RPS sent: 20.04 Request latency: min: 26.5 max: 37.5 median: 27.1 p95: 28 p99: 30.1

So we have our bottleneck.

To tackle this world-altering problem, we’re going to create a go service using an RPC library called Twirp and protobuf, a transport protocol. But why go?And why bother with this at all?

First off, our main strategy here to improve performance is going to be leveraging better concurrency primitives to let us fully utilize all of the CPU cores on a larger system. Node, python, and ruby all use a GIL to make the most out of a single core, but this GIL also means that there’s quite a bit of additional complexity to write safe, concurrent software. We’re going to use go because of its simple approach to concurrency and its strong profiling and benchmarking tools. We won’t dive into those tools here, but it’s worth mentioning that pprof and go-torch in particular are wonderful ways to understand your program better.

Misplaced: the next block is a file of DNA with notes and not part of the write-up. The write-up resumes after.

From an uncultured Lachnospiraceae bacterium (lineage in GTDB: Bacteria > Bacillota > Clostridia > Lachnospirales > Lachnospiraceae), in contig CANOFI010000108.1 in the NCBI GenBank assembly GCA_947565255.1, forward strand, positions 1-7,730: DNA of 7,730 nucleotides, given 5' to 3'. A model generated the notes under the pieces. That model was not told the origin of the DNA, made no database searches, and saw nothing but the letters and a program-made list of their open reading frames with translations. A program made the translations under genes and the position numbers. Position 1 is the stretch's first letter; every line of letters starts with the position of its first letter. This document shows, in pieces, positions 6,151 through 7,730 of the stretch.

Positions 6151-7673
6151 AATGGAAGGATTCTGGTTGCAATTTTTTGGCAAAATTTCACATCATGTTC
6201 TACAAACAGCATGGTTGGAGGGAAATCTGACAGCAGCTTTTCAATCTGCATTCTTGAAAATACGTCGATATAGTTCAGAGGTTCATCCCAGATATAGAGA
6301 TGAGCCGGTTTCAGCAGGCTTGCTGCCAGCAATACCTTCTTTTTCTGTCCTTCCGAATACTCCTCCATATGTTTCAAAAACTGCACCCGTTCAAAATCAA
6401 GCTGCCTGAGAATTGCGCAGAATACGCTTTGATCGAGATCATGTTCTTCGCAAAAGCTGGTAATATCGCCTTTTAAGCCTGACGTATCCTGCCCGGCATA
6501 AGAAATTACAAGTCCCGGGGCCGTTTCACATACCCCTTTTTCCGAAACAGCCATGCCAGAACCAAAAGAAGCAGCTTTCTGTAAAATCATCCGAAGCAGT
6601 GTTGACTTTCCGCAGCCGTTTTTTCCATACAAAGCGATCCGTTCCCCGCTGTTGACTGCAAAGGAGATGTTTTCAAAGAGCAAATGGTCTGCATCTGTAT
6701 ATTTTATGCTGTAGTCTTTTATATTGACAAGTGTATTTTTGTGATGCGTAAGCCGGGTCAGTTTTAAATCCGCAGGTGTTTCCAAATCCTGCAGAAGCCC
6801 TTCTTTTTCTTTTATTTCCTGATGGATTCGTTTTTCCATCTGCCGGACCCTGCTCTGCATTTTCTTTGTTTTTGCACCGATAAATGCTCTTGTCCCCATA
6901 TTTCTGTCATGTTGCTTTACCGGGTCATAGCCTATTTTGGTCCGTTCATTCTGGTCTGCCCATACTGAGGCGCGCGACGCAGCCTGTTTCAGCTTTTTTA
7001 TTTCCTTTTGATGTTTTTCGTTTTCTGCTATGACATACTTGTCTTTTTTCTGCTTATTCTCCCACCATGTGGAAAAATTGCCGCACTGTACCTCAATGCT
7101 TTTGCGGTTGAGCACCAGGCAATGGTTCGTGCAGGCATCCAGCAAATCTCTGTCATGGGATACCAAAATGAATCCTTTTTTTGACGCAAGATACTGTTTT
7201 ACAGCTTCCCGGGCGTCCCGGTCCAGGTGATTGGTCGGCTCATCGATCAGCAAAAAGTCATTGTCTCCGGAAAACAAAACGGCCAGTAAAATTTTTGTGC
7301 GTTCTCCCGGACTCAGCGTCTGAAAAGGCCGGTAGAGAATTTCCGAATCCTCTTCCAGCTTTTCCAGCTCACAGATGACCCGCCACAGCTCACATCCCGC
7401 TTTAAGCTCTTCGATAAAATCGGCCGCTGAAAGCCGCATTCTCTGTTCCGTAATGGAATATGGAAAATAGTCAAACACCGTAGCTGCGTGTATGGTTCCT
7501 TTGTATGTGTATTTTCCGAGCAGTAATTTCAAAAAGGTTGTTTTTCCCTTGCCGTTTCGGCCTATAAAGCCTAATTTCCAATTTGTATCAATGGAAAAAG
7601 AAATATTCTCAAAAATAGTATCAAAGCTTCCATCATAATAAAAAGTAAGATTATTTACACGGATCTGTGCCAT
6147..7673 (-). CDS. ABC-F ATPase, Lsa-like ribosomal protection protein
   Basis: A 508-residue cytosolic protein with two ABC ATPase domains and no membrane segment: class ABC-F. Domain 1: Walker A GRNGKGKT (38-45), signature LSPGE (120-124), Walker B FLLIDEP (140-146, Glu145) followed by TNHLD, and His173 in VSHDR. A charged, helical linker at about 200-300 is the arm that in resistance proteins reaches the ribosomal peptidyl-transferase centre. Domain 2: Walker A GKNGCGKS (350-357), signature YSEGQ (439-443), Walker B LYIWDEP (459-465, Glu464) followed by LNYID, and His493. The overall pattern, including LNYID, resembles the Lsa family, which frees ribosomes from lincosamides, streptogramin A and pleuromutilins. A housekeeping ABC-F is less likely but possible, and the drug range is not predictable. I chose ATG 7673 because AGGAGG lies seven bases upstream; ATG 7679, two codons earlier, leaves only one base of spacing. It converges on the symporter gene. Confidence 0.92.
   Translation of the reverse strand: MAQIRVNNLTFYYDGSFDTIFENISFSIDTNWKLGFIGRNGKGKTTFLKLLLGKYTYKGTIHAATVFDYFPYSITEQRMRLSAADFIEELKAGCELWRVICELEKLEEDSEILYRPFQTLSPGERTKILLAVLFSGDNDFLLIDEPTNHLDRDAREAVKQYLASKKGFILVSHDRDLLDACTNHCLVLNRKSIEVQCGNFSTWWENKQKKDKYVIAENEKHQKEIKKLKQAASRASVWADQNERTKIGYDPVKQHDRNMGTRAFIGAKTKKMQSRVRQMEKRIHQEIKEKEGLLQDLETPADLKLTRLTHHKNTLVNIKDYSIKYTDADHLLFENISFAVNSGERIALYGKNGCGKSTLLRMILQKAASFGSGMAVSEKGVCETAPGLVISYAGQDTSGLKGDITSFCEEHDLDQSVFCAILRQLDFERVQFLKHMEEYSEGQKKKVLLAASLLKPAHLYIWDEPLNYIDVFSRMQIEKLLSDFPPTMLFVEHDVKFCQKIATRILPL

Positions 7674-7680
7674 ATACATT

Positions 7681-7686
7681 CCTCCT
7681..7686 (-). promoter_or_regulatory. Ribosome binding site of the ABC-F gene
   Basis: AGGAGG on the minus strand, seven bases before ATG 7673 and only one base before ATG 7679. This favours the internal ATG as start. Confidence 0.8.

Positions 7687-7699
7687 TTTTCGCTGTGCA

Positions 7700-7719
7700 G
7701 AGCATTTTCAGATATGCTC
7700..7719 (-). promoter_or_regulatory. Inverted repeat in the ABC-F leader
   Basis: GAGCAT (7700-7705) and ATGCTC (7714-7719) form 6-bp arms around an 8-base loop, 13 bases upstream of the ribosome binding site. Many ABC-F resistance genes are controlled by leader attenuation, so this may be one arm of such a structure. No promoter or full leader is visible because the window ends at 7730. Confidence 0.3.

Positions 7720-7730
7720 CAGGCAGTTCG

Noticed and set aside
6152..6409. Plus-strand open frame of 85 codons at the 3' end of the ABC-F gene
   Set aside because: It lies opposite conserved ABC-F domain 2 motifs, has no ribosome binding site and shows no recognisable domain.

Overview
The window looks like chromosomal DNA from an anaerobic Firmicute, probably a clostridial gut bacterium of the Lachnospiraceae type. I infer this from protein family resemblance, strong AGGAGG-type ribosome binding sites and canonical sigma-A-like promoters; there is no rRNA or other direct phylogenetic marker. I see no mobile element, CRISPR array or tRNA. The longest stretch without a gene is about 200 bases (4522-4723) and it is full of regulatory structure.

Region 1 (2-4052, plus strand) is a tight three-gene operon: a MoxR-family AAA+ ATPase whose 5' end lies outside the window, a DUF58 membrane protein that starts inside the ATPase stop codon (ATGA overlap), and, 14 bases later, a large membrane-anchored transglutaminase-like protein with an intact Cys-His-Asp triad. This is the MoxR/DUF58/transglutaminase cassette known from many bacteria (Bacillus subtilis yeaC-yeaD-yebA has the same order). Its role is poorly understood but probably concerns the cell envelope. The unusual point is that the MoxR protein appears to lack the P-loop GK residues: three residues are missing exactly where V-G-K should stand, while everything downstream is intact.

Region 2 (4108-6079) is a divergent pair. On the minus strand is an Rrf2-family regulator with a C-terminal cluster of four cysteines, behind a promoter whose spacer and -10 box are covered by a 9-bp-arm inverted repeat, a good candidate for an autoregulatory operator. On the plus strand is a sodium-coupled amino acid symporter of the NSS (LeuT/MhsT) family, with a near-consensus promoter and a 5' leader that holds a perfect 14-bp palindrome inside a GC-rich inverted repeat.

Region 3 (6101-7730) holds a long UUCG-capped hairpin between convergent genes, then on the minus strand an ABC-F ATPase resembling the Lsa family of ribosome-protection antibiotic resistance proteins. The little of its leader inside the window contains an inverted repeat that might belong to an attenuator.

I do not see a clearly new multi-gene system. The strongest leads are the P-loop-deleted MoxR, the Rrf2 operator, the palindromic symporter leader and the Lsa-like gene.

So could we use Rust? Elixir? Erlang? Yes! But today, go is our choice du jour on our journey towards service-oriented nirvana. We’ll be using an RPC library called Twirp (similar to gRPC but simpler) to do this. See this associated post for another example of writing go code to do this:

Follow the installation instructions for twirp and it’s protobuf dependencies here:

We’ll start by writing a protobuf file that describes our new service and the messages it uses.

syntax = "proto3";

package twirp.carved;